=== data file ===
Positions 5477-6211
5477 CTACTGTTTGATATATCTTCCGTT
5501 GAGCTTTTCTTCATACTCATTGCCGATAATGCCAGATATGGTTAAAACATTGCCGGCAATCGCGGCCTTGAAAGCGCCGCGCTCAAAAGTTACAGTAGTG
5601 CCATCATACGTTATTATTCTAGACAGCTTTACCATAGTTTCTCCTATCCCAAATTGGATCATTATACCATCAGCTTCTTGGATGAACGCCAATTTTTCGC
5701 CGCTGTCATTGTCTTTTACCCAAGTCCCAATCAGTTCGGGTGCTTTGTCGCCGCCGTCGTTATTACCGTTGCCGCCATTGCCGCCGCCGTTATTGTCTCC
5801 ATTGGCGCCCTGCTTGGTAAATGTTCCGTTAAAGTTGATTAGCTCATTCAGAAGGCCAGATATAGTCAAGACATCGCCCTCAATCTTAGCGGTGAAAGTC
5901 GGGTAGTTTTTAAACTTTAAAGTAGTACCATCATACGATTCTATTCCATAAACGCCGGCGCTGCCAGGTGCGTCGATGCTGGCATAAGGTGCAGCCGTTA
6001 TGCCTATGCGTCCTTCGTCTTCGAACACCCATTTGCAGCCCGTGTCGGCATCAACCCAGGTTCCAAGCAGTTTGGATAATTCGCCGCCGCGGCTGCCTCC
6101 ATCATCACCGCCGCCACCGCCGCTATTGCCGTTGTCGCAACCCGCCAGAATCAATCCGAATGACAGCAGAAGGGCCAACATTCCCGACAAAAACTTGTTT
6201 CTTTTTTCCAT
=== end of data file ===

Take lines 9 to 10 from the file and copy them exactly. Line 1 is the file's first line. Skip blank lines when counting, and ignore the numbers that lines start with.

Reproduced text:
6101 ATCATCACCGCCGCCACCGCCGCTATTGCCGTTGTCGCAACCCGCCAGAATCAATCCGAATGACAGCAGAAGGGCCAACATTCCCGACAAAAACTTGTTT
6201 CTTTTTTCCAT